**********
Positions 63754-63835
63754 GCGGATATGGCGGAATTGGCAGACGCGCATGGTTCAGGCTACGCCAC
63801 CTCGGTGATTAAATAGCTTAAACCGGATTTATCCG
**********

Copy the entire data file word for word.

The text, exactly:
Positions 63754-63835
63754 GCGGATATGGCGGAATTGGCAGACGCGCATGGTTCAGGCTACGCCAC
63801 CTCGGTGATTAAATAGCTTAAACCGGATTTATCCG